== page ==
Design a site like this with
Get started

The slippery slope: How I lost myself, and managed to climb out: Part Two

Everyone, at a certain point, recognizes characteristics in themselves that they dislike. For myself, it is the tendency towards emotional dependency and people pleasing that I have had to learn to temper with reason and logic.

When I think now about why I gave up everything I had worked so hard to attain in life in favor of pursuing a relationship with a man, I think there are several more reasons. I didn’t have a great connection with my father or anyone else at that point, and yearned for connection with someone. I had also been heavily bullied in school and thought of myself as ugly and not someone that could be wanted by a man, so I latched onto this one strongly. There is also the fact that I am stubborn and didn’t want to be proven wrong.

Whatever the reason, I replaced my studying and time in the library with a full-time job and another full-time job making my boyfriend happy. He was prone to deep periods of depression, and I tried to keep his life as stress free as possible to keep this at bay. I often felt responsible for his depression, as he tended to passive aggressively blame me for how he felt. He worked for the most part, but changed jobs many times as he would grow restless and need to move on. Unfortunately this restlessness was a sign of things to come in other areas.

When we had been dating for a year (and engaged for almost as long), we decided to get married. My family had not been very supportive of our relationship, and we decided to elope. We got married in a little park with a JP and two witnesses on a cold grey morning in June. My younger self, who had so many dreams of a fairy tale wedding, would not have approved. When my family found out later, they were very upset and this drove another wedge to widen the rift with them.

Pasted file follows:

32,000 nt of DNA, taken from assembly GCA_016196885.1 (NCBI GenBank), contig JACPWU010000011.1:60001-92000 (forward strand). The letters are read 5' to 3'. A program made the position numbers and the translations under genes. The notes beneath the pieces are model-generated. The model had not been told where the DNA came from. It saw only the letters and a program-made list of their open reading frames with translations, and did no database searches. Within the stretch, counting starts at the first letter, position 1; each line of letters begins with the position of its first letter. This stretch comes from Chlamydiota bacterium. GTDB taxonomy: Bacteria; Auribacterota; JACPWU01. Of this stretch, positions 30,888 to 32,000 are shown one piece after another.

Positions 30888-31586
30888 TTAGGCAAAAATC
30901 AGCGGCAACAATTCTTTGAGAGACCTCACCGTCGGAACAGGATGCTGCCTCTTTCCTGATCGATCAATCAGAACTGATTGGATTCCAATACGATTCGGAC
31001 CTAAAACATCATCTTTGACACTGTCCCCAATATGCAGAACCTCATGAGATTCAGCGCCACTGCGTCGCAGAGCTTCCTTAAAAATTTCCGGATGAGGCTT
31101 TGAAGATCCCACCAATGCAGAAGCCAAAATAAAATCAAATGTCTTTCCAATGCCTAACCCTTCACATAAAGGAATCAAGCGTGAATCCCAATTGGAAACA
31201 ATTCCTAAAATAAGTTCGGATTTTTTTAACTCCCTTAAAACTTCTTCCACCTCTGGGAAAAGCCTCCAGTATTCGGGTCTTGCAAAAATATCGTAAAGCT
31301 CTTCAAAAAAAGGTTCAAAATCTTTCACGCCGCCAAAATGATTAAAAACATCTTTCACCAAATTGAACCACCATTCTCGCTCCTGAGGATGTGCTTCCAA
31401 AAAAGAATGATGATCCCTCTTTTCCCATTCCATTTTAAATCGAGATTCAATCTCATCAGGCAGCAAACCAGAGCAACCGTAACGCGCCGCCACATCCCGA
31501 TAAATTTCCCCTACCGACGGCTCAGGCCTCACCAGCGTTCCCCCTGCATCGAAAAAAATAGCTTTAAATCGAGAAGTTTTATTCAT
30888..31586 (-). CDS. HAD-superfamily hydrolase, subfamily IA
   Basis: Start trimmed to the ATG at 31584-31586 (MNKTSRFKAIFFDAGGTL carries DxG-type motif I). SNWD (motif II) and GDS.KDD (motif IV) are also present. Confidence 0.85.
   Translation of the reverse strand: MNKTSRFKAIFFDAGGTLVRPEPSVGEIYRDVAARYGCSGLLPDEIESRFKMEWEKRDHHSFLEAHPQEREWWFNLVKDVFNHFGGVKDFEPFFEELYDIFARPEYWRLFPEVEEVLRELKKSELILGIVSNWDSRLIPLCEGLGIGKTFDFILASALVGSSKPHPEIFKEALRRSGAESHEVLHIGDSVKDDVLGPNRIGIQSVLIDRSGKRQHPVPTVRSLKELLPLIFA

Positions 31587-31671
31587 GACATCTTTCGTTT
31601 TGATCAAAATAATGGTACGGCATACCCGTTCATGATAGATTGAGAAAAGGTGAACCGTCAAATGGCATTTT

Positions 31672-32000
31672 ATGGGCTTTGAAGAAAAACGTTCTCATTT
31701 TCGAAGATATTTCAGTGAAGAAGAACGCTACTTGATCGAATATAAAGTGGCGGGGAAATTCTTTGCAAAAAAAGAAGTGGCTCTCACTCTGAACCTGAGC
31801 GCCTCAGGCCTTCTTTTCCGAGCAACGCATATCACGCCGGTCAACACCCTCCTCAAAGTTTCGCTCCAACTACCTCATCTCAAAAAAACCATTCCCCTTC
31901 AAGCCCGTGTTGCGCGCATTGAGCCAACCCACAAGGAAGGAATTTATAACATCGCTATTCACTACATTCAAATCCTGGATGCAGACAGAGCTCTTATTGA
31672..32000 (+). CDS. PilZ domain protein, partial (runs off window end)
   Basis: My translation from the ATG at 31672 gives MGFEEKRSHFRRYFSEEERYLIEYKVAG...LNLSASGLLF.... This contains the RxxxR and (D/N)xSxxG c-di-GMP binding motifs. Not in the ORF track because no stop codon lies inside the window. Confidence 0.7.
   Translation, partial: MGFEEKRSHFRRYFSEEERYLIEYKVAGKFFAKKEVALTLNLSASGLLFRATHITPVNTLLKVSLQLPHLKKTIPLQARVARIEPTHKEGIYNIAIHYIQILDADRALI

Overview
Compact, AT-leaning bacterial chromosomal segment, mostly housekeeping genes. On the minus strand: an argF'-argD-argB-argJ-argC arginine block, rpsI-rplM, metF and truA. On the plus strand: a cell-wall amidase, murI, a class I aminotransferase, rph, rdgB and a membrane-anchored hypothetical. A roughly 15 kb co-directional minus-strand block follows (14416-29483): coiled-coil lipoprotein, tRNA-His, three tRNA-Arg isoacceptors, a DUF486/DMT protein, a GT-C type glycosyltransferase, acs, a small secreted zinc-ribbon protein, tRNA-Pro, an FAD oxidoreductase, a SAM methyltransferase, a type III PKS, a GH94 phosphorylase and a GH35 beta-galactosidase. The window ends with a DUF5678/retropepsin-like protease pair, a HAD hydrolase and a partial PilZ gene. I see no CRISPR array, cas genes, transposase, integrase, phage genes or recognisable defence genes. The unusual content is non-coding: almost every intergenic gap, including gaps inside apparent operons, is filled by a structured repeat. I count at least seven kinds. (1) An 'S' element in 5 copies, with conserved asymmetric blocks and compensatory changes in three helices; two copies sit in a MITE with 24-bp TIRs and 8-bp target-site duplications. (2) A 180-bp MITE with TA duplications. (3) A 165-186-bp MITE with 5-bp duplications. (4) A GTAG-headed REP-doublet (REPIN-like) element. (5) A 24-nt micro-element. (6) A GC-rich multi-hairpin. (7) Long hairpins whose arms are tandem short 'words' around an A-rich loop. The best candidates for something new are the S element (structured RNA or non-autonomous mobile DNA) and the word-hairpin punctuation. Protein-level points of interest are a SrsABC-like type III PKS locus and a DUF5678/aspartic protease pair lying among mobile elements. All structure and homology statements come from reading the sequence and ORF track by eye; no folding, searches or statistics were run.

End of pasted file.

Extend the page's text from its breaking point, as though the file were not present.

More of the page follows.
By this time, we had bought a house on a little acreage in the country. It seemed like a great deal and had a lot of character, but the longer we lived there the more I felt isolated. The house was huge and empty, and my heart was feeling the same. There was also a lot of maintenance to do around the yard, and thankfully my grandfather would drive out to help us learn how to do it.

It was on one of these visits that I suffered the greatest loss of my life up to that point. It was spring, and the snow had melted leaving huge pools of water standing in our field. Our dugout that supplied our water needs was very low, so grandpa had come out to help my husband dig ditches to help the water drain into it. I stayed in the house and spent time with my grandmother while they attended to this, and had heard sirens but didn’t realize what was happening. Then a police cruiser pulled up to the house and he informed us that my grandfather had been taken to the hospital in the ambulance and my husband had gone with him.

The policeman gave us a ride to the hospital and my husband was in the waiting room. He told us that grandpa had suddenly lost consciousness and he had to end up starting CPR after calling 911. Grandpa had not woken up, and he could not get his pulse and breathing back. They were still trying to do the same in the trauma room, we were told.

About 20 minutes later the kind old doctor came out to speak to us, wearing a look that I now know well, and sometimes have to wear myself as a nurse. I was in denial up to that point, thinking that grandpa would come back. He had always been so energetic, so full of life and laughs and tall tales. But they had not been able to get his heart beating, we were told. They were sorry for our loss. Did we want to see him?

I felt like I was in a dream as we walked towards the room, emotionally numb and unbelieving. He lay on the stretcher, skin grey and an empty shell of who he had been. What finally made it real for me was when I saw that He was still wearing his muddy rubber boots. My heart broke in two that day.